• Abstract Nineteen ambulant patients (children and adolescents, 23 feet), with mild-to-moderate cavus and claw feet of neuromuscular etiology, underwent a modified Chuinard-Baskin operation, combining long toe extensor tendon transfer to the metatarsals[ncbi.nlm.nih.gov]
  • Abstract A cavus deformity of the foot is easily recognizable, but appropriate neurologic assessment can help to determine the etiology.[ncbi.nlm.nih.gov]
  • Abstract We assessed the effect of foot deformity on the loading axis of lower limbs in 33 patients with genu varum (25 bilateral and eigth unilateral) caused by varying etiologies including achondroplasia, cerebral palsy, prior trauma, rickets, metaphyseal[ncbi.nlm.nih.gov]
  • Etiology End-stage of planovalgus foot Posttraumatic Treatment Orthotics or ankle braces that support the longitudinal arch ( supination wedge) to straighten the heel Surgery should be performed ( osteotomy , arthrodesis ) if conservative treatment is[amboss.com]


  • Genetics and epidemiology of idiopathic congenital talipes equinovarus. J Pediatr Orthop. 2003;23:265-272. [2] Dietz F. The genetics of idiopathic clubfoot. Clin Orthop Relat Res. 2002;(401):39-48.[bestpractice.bmj.com]
  • Introduction Deformity characterized by cavus (elevated longitudinal arch) plantarflexion of the 1st ray and forefoot pronation hindfoot varus forefoot adduction Epidemiology seen in both pediatric and adult populations 67% due to a neurologic condition[orthobullets.com]
Sex distribution
Age distribution


  • In order for this to occur, physicians require a basic understanding of the anatomy, pathophysiology, and biomechanics of the foot.[ncbi.nlm.nih.gov]
  • […] elevated longitudinal arch) plantarflexion of the 1st ray and forefoot pronation hindfoot varus forefoot adduction Epidemiology seen in both pediatric and adult populations 67% due to a neurologic condition when bilateral often hereditary or congenital Pathophysiology[orthobullets.com]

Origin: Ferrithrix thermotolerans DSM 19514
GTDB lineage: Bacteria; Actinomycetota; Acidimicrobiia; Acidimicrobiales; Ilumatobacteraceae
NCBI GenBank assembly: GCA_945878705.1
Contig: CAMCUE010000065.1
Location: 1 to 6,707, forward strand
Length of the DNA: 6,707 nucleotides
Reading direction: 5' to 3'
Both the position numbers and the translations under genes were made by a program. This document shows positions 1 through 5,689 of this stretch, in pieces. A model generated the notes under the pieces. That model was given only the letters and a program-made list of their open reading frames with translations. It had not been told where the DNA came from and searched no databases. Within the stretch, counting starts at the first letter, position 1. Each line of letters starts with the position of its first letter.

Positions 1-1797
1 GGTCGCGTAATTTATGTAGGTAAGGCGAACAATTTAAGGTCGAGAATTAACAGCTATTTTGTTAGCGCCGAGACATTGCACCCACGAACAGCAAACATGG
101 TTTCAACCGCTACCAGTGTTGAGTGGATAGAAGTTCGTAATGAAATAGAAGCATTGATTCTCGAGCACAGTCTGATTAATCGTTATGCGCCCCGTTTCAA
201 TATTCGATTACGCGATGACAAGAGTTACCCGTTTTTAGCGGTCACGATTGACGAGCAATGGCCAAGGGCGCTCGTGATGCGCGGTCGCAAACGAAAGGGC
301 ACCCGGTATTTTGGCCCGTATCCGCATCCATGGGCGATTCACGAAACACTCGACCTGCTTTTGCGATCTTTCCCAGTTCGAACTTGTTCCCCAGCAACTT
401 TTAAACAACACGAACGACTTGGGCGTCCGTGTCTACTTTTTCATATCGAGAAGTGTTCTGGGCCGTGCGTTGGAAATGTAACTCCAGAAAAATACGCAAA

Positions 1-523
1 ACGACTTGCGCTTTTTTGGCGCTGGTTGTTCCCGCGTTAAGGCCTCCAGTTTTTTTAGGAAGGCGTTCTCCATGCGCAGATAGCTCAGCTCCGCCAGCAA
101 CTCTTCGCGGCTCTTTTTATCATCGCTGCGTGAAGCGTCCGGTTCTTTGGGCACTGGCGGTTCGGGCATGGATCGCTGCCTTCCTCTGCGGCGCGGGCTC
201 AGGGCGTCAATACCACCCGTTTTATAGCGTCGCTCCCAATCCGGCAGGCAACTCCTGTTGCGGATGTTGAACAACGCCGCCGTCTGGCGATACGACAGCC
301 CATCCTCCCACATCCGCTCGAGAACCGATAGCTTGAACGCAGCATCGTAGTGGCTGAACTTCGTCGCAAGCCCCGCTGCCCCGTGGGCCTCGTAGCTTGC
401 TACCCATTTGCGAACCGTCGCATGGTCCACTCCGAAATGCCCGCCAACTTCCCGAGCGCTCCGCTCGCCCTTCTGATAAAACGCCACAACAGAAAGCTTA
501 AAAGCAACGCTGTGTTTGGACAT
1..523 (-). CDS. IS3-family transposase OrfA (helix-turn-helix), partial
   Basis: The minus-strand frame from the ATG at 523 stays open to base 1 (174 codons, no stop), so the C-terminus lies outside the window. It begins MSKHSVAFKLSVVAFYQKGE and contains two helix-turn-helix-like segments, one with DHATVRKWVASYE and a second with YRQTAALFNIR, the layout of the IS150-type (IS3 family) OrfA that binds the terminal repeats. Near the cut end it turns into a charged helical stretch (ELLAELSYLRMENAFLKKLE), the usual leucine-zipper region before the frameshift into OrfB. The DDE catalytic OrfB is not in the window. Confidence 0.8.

• Early diagnosis is vital to secondary prevention of the destructive process and avoidance of consequent deformity and, ultimately, amputation.[ncbi.nlm.nih.gov]
  • Therefore, in neurological patients with stress fractures, optimal treatment would be to achieve a plantigrade foot enabling them to relieve the fifth metatarsal overload, which prevents the consolidation.[ncbi.nlm.nih.gov]
  • This radiographic evidence of worsening foot alignment over time supports the need for aggressive intervention (conservative bracing or surgical fixation) to attempt to prevent limb-threatening complications.[ncbi.nlm.nih.gov]
  • Surgical correction may be required to improve function and prevent long-term problems.[medicine.umich.edu]
  • Parents should bring their child to see a doctor at the first sign of foot problems in order to prevent the condition from causing permanent damage.[nyfootsurgeons.com]

Ask Question

5000 Characters left Format the text using: # Heading, **bold**, _italic_. HTML code is not allowed.
By publishing this question you agree to the TOS and Privacy policy.
• Use a precise title for your question.
• Ask a specific question and provide age, sex, symptoms, type and duration of treatment.
• Respect your own and other people's privacy, never post full names or contact information.
• Inappropriate questions will be deleted.
• In urgent cases contact a physician, visit a hospital or call an emergency service!